Online Store Loyalty: An Investigation of Drivers and Outcomes

Online Store Loyalty: An Investigation of Drivers and Outcomes

Mercy Mpinganjira (Department of Marketing Management, University of Johannesburg, Johannesburg, South Africa)
Copyright: © 2015 |Pages: 19
DOI: 10.4018/JECO.2015100103


This paper investigates drivers and outcomes of online-store loyalty. Data was collected from 201 online shoppers in Gauteng, South Africa using a structured questionnaire. The findings show that perceived value, trust and perceived web-usability are important factors that drive online store loyalty. Trust was found to be significantly influenced by perceived expertise in order fulfilment. The results also show that online store loyalty exerts positive influence both on customers' sensitivity to price as reflected by willingness to pay more and on word-of-mouth. The findings point to the need for online store managers to pay attention to the identified drivers of online store loyalty if they are to derive its associated benefits.
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Developments in information technologies, the internet in particular, are revolutionising the way businesses in South Africa interact with and serve their customers. Many retail businesses are now opening up online stores, allowing customers to purchase products at any time of the day and from any place so long as they are able to access the internet. While online stores are a common phenomenon in some parts of the world especially in developed countries and in some emerging countries particularly those in Asia, the phenomenon is beginning to gain prominence in South Africa. According to Galatis (2013) online retail in South Africa currently stands at a mere 0.5% of total retail stores compared to an average of between 10-12% in much of the developed world. Despite the low percentage when compared to total retail sales, it is widely acknowledged that online retailing in South Africa has grown significantly from where it was just a few years ago (Mlitwa & Raqa 2012). A report on South Africa’s online spending habits by Wilson (2013) noted that in 2012, South Africans spent R3.3 billion shopping online. According to the report, expectations were that by the end of 2013, South Africa’s online spending will grow to R4.4 billion a year.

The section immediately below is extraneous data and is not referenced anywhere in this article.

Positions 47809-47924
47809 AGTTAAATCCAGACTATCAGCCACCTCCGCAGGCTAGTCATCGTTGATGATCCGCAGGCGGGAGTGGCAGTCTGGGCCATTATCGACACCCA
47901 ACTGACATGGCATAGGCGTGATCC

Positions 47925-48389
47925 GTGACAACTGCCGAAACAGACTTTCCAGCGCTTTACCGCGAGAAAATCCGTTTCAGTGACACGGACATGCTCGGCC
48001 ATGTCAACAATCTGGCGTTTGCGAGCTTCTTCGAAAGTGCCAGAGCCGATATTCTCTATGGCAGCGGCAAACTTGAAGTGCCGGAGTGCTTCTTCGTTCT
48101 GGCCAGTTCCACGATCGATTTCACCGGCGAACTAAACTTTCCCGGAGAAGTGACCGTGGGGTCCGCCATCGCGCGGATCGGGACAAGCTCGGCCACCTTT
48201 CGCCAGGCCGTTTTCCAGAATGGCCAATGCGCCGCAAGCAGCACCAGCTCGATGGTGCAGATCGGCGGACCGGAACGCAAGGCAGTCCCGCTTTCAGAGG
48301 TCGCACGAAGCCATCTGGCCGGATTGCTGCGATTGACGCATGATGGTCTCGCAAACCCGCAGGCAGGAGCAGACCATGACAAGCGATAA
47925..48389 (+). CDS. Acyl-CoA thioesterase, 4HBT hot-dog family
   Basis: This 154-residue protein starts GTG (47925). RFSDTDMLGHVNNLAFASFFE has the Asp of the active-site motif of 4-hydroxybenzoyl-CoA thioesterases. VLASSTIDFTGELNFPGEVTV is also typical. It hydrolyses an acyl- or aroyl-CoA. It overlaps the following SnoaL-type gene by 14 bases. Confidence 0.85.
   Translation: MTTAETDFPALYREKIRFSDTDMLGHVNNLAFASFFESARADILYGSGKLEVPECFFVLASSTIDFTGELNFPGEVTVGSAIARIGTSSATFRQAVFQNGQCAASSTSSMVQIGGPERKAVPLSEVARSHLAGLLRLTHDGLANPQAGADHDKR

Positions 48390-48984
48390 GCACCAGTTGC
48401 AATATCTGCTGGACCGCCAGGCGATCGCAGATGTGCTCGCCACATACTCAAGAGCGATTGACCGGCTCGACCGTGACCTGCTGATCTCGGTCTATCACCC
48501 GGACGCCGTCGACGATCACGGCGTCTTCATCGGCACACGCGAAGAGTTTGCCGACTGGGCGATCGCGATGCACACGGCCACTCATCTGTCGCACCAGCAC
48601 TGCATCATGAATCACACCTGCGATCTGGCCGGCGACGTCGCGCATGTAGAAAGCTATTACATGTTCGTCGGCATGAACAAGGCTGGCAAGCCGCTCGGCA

While online spending by South Africans is poised to increase, statistics in general show that the failure rates of online retail businesses is much higher than most businesses realise. According to Ducker (2010) more than 90 percent of all internet start-ups do not survive the first year of operations. Dixon (2008) reported that about 90 percent of those involved in internet marketing are not successful. While a number of factors may play a role in explaining success or failure of e-businesses, Dixon 2008) as well as Ducker (2010) note that difficulties in attracting and retaining customers contribute significantly to lack of success in e-business ventures. Chang & Chen (2009) as well as Rao et al., (2011) observed that the fact that with online business the competitor is only a click away makes it more challenging for any business to convert online store visitors into buyers and to ensure that they stay loyal to the online store. While these challenges need to be acknowledged Clifford & Lang (2012) as well as Koo (2006) argued that it is critical for businesses in general including those trading online to have a good understanding of ways in which they can build customer loyalty and put those ways into practice. This is largely because of the many benefits that businesses derive from loyal customers.

Some of the benefits relate to enhanced opportunities to grow revenue and in reducing cost of sales. Liu et al., (2011) noted that the cost of recruiting new customers can be twice as much if not more compared to the cost of maintaining existing customers. This is principally because of high promotional efforts often needed in recruiting new customers. El-Sady et al., (2012) observed that while most businesses combine offensive marketing strategieswith defensive strategies, strong competition in most markets has resulted in defensive strategies becoming more common. Defensive marketing strategies are aimed at retaining new customers and fending off competitors’ attacks whereas offensive marketing strategies are aimed at attracting new customers. Setó-Pamies (2012) points out that customer loyalty gives companies a sustainable competitive advantage over time and is the key to survival of most businesses. He further noted that understanding the principle factors that drive customer loyalty is often a difficult task because customer loyalty is developed within specific contexts. This paper aims at contributing to understanding factors that influence customer loyalty in the context of online stores. The research question addressed by the paper is ‘what are the drivers and outcomes of online store loyalty among online customers from Gauteng, South Africa?’

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